OPINION: Is Osun Investment in Health Sector Under Oyetola Yielding Results? By Jare Tiamiyu

 

About two weeks ago, a study by WellNewMe, a top health technology company that specializes in data gathering and analysing in Nigeria, ranked Osun State as the second state with most efficient healthcare delivery in Nigeria.

The accompany uses the World Health Organization Standard parameters in gauging the health system. The parameters includes steady financing mechanism, a properly-trained and adequately-paid workforce, well-maintained facilities and access to reliable information that will keep the delivery updated with international best practices. In total sum, Osun was only surpassed by Anambra State.

As a resident of the state, who is aware of the crisis that trailed a comment made by one of the Senators at the national assembly, precisely, Osun East Lawmaker, Francis Fadahunsi on the twenty million US dollars grant for revitalization of the health system in the state, I personally swung into action. The mission was simply to fact-check the report of WellNewMe.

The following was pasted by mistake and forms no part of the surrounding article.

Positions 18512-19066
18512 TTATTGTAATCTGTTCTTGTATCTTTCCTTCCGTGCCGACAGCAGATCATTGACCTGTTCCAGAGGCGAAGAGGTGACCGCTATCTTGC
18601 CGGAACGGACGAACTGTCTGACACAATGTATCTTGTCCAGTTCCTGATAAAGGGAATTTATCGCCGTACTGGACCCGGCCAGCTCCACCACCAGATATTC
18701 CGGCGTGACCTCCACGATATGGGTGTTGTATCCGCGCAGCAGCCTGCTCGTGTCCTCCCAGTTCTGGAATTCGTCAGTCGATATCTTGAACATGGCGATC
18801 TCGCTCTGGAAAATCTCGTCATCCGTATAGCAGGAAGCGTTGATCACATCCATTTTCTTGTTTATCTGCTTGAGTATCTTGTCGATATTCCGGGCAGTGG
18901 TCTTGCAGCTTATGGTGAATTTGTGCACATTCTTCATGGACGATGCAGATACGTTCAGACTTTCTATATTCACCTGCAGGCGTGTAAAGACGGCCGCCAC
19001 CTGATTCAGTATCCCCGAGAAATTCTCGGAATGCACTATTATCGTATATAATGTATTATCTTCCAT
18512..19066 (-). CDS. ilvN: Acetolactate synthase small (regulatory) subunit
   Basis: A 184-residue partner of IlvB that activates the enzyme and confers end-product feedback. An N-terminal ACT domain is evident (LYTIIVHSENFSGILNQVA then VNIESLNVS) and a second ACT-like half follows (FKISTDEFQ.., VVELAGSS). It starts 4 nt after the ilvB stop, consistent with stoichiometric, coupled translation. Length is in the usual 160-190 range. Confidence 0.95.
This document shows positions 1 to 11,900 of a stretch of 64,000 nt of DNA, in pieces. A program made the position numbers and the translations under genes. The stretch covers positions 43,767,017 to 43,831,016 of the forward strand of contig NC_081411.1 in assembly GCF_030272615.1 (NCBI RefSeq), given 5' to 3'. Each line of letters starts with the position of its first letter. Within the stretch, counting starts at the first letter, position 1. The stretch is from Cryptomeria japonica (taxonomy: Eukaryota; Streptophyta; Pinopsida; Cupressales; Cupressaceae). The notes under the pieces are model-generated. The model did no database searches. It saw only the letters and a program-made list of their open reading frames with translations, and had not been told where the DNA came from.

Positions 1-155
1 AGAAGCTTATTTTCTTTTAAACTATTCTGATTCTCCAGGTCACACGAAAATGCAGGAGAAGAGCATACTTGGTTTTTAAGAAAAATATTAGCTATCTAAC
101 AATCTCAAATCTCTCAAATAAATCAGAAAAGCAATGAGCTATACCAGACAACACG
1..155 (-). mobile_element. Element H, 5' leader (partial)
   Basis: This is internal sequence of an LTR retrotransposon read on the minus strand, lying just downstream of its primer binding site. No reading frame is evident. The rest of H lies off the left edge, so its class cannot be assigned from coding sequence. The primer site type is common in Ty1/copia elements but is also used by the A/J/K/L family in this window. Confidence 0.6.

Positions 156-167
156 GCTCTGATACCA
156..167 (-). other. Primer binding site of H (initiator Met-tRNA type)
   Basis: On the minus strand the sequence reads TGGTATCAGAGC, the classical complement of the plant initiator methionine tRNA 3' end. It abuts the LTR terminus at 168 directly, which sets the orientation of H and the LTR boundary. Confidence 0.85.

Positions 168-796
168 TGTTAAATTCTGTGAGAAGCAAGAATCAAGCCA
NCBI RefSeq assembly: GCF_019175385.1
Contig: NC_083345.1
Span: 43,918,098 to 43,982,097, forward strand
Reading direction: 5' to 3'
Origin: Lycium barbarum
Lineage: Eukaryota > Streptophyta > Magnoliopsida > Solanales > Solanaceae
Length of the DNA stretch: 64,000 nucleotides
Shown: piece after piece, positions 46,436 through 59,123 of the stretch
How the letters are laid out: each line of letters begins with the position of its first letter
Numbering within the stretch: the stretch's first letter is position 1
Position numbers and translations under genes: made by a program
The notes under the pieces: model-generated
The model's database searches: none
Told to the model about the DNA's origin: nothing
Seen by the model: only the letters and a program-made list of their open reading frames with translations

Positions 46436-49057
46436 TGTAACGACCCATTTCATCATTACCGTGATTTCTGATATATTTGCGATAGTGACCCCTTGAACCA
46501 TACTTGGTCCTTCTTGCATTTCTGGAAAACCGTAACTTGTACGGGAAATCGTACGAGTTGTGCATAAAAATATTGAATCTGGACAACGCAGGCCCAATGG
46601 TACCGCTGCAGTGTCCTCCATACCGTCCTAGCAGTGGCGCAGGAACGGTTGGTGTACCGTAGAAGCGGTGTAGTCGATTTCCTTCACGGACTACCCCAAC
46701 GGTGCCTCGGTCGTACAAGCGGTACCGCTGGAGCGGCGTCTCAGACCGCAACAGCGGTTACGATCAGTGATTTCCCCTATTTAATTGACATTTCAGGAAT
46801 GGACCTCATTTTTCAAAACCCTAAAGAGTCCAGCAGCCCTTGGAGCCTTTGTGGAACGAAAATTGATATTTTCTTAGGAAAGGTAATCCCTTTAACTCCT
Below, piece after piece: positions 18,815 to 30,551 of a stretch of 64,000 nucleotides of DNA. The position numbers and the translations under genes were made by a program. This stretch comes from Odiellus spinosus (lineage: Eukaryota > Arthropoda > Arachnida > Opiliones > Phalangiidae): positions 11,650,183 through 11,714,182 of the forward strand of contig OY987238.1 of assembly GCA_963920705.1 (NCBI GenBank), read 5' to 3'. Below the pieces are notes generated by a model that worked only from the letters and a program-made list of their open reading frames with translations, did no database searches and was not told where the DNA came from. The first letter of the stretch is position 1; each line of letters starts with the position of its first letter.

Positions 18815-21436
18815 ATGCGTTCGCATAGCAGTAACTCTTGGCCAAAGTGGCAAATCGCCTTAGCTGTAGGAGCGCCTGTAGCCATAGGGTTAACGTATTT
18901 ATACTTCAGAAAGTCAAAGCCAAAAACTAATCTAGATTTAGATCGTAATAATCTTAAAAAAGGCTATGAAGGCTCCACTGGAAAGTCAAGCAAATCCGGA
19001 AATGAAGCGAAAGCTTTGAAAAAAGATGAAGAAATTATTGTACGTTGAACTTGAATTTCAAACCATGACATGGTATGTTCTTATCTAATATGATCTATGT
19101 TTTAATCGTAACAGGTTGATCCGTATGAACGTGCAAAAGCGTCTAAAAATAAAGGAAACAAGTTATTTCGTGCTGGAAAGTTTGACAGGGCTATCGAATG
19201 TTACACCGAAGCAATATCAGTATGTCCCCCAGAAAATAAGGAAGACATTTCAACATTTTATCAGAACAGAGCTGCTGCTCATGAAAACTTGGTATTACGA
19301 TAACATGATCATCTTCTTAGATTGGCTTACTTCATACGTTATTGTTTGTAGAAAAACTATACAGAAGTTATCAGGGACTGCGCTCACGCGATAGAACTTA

I chose three communities outside the state capital and they all belong to semi-urban and rural areas. My decision to leave, Osogbo the state capital where I work and largely stay is to know if those in rural areas are captured in the quality healthcare that’s reportedly been enjoyed by Osun people, if true at all.

Let me say that it took me several days before I could gather my facts across the three communities.

Healthcare delivery in Osun has been the major achievements that Governor Gboyega Oyetola boast of in his first year in office. It’s obvious that several dilapidated building or better put, death abode called health centers have taken new look. Everyone sees that that. What of the content? Are they experiencing new touches? And most importantly, the output, which is the service to the populace.